ProVision Foundation in cooperation with Cedar Springs Presbyterian Church has established a Haiti Relief Fund which will involve funding the organizations listed to the right and will balance immediate relief and ongoing development funding as more assessment and strategy is solidified. Additional trusted organizations may be included in the distribution of this fund if deemed appropriate and helpful to the overall effort. Cedar Springs Presbyterian Church is handling the gifts for this fund.

Friday, January 22, 2010

Update: Cure International #2

Where to begin? So many moving parts are finally starting to move together thanks to each of you, a ton of prayer and a very big, mighty God! Even as I type emails are pouring in with exciting updates… here are just a few stories from past 2 days.

- Many of you were aware of the large “aftershock” on Tuesday night. The movement was significant for all at HCH… the few patients and staff inside fled outdoors (where the majority of patients are anyway) and some semblance of chaos ensued. After a few hours, ORs and bandage stations and patients were re-positioned. Imagine constantly resetting up wards and ORs…

- Yesterday also marked the first land route supply truck CURE managed to send in from CURE DR. The arrival of another anesthesia machine, drinking water, sleeping bags and more surgical supplies was just in the nick of time… big thanks to all the CURE DR Hospital employees who pulled that off all while running a hospital with major staff shortages.

- Samuel Reyes, Spiritual Director with CURE DR, has been working hard to develop a team who will meet the pastoral needs of the Haitian people CURE is assisting at HCH (Hospital Comuntae). Samuel connected with a Haitian pastor/chaplain/Christian radio host, Seguerre Velleuve, in Santo Domingoearlier this week. They are arranging for a trip to PaP where they will convene a meeting of pastors, plan for immediate and long term spiritual and emotional needs, and assess what is the there to plan for this critical part of CURE’s ministry to the Haitian people.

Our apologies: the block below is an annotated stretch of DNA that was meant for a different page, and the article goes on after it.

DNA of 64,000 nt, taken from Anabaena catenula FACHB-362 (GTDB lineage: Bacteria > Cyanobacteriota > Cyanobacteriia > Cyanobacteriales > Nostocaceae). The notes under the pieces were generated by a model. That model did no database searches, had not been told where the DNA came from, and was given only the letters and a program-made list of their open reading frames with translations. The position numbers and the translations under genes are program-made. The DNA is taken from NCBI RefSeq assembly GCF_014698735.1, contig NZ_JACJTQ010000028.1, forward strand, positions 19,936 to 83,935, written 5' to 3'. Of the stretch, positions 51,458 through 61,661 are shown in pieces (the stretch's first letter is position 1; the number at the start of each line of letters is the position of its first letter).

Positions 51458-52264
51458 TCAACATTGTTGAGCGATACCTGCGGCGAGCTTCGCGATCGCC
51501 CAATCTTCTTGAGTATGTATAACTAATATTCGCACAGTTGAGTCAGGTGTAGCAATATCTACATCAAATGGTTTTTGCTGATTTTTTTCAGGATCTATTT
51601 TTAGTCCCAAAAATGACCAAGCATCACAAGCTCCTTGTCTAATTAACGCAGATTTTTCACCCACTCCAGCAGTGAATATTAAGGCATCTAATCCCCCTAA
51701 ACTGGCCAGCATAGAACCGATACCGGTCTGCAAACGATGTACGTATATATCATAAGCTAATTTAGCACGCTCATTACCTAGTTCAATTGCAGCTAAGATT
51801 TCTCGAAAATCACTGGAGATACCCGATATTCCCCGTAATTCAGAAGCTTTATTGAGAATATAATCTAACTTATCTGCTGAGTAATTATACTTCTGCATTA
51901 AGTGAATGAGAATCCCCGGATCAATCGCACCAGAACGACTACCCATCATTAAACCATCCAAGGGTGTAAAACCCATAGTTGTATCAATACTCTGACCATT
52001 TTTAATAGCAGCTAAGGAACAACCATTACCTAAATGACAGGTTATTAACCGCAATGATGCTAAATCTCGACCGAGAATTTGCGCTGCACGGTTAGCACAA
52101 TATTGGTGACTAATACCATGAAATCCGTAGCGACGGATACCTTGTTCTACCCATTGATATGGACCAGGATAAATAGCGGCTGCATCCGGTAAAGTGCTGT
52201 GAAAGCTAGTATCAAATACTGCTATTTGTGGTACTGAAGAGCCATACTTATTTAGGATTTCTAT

- After much packing, unpacking, sorting, repacking, a large 737 full of urgently needed supplies, food and volunteers touched down at 7:30am in Port au Prince today (Thursday)AM.

Over a dozen volunteers flew in from around the USto prep the plane. Faithful members of

VillageChurchin Dallasarea organized transport, meals, and much more to make sure these brave souls were prepared to go into Haiti. After seeing whatVillageChurchand the volunteer doc/nurses did… I understand at least 1 TX restaurant comped the whole meal.

On the receiving end in Haiti, our amazing ground logistics guys Johnny, Jeff, Andrew, spent most of last night wheeling, dealing and renting vehicles. Resulted in a combination of buses and cargo trucks arriving. Pictures of the offload don’t do it justice and I have a feeling some of the volunteers road on top of boxes.

This team arrival, along with an earlier team this week, brings a HUGE boost in morale and needed supplies. We were literally out of food/water for our patients, staff and volunteers… not to mention the ongoing challenge to keep specific items.

HCH and HAH now have supplies, minus a few critical items which are in various staging areas in the US awaiting shipment, and can continue to operate, change bandages and heal suffering patients.

- some of the initial stories out of Haitifrom our docs are tragic. Last night a man with spinal cord injury was refused admittance to military/med evac hospital. Reason: they are overwhelmed with gun shot wounds, therefore he’s not critical. Sent him back to HCH. He is dying as I write.

- some of our patients are not familiar with gangrene and are afraid of life saving amputations. One woman showed up with a black arm and small baby (baby seemingly okay). After seeing the doctor and hearing that she needed an urgent amputation of her arm to save her life she refused. Staff begged her but she refused, stating that her husband would surely divorce her if she had no arm. She walked out and left.

- Our first patient, Bernandine, from Haitiended up in our facilityin DRtoday. She will be operated on tomorrow. See our blog ( for more info… what that story doesn’t capture is that our team in DR is also 1) running its normal pediatric orthopedic services; 2) the hospital is having problems with electricity itself; and 3) we are short staffed with doctors still away/along the border.

But as with the theme here, a couple CURE friends “showed up” in the DR at the right time. Dr Shawn Standard and an American Nurse are joining Dr Ted Beemer, Medical Director, and together they are strategizing how to deal with running a hospital with a dual focus.

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